Vocational Rehabilitation Order of Selection (OOS) For the first time in its history, the Utah Vocational Rehabilitation program implemented an Order of Selection (OOS) plan — closing services to thousands of people with disabilities around the state. As the state’s largest Employment Network, the OOS has had a negative impact on people with disabilities attempting to enter — or re—enter — the workforce. CAP advocates focused advocacy efforts on guiding VR as they developed policies and case management procedures around OOS. We reviewed proposed policies to ensure they were consistent with the legal requirements of the Rehabilitation Act that require individuals with the most significant disabilities to be served first. We advocated for VR to make written communications readable and accessible to clients and applicants. We asked for VR to provide a process in which clients could contest their wait list status if VR had failed to develop employment plans in a timely manner. We continue to monitor VR’s activities as they plan to begin serving clients in the Most Severely Disabled (MSD) category from the wait list in November 2015. ICF/ID Resident Rights to Integrated Employment Options The CAP team started a project to assist individuals with disabilities residing in Intermediate Care Facilities (ICF/ID) in understanding their integrated employment options — with an emphasis on discussing VR services, eligibility criteria, and the application process. This project began after the DLC received feedback that many ICF/ID residents were not aware of VR services, but were excited at the possibility of working in the community. With the assistance of CAP advocates, 30 ICF/ID residents from facilities around the state completed applications for VR services. We will continue this project in FY16 by helping dispel perceived barriers by facility administration and promoting VR services to residents.

Transition Monitoring and Report The DLC conducted an extensive study of 19 transition programs in high schools and post high schools across the state. We looked at the relationship between schools and Vocational Rehabilitation. We summarized our findings in a report that was distributed to every school district and VR office in the state. Our findings showed that some schools had strong working relationships with VR, while others did not even know about VR. We provided examples in the report of successful collaborations between VR and schools — including memorandums of understanding, onsite VR programs and training, and actual internship options within post high school programs. We found that students with the most significant disabilities were often not being provided VR services. In the report we emphasized the impact of the Work Force Innovation and Opportunities Act (WIOA) and stressed our desire to see those with the most significant disabilities being evaluated and provided with work experiences. The transition report results are ongoing. We will continue our monitoring efforts by focusing on the schools where we found the most problems. The next phase of this project will begin when the WIOA regulations are implemented in 2016.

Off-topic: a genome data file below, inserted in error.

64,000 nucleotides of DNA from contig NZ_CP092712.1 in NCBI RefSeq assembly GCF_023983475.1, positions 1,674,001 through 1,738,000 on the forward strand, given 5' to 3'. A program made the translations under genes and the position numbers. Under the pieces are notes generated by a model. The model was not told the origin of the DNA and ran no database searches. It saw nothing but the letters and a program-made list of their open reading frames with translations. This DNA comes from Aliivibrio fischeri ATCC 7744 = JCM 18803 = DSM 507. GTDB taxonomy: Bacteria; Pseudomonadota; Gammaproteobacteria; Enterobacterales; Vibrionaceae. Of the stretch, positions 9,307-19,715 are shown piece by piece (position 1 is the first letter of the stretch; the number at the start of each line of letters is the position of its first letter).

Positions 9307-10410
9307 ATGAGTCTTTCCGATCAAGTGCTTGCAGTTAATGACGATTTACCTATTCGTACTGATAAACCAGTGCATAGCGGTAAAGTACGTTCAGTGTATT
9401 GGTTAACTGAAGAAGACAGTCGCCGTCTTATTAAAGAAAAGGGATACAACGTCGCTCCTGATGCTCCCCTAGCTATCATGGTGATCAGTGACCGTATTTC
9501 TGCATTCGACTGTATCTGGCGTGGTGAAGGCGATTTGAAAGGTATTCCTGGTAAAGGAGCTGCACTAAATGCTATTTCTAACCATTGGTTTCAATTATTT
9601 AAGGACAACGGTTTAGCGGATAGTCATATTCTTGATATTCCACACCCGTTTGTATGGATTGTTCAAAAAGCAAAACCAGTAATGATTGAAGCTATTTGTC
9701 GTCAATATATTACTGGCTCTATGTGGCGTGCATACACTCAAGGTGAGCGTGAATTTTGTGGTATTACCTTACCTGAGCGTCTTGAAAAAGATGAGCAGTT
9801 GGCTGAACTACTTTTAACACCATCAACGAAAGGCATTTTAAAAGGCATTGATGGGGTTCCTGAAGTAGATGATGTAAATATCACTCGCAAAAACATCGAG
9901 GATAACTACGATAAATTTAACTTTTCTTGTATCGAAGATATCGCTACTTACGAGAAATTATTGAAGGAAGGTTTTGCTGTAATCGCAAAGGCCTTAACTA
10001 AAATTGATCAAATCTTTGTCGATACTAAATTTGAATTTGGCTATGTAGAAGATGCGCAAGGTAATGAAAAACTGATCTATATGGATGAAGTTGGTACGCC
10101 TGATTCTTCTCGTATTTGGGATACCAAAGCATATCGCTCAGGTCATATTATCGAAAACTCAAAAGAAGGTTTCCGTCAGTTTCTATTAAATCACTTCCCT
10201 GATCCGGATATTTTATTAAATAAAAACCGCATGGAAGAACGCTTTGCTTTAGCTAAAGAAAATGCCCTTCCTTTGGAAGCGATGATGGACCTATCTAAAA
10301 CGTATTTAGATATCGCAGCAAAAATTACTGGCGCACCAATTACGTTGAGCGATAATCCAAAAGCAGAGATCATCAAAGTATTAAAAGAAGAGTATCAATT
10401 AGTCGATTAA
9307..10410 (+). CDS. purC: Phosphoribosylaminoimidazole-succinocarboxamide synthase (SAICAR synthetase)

WIOA Regulations

The DLC reviewed WIOA’s proposed regulations in the summer of 2015. We provided specific feedback to the U.S. Department of Education on regulations related to coordination with schools, the Client Assistance Program, home and community based service agreements, coordination with employers, trial work experience, order of selection priorities, person—centered planning, and supported employment. Our comments strongly encouraged community integration, collaboration between agencies, and competitive employment for people with disabilities. We look forward to a response to our comments and plan to monitor the implementation at Utah’s Vocational Rehabilitation agency.

1. Number of non-litigation systemic activities not involving individual representation that resulted in the change of one or more policy or practice of an agency.3
2. Describe the systemic activities conducted by CAP during the fiscal year and its impact on other agency's policies or practices.

B. Litigation


1. Total number of CAP cases requiring litigation involving individual representation resulting in, or with the potential for, systemic change.
a. Number of cases requiring litigation involving individual representation filed during fiscal year.0
b. Number of on-going cases pending at start of fiscal year (carryover from prior fiscal year).0
c. Number of cases resolved through litigation during fiscal year.0
2. Describe the agency's on-going and completed systemic litigation activities involving individual representation.

Part V. Agency Information

A. Designated Agency

1. Agency Type (select only one option) External-Protection and Advocacy agency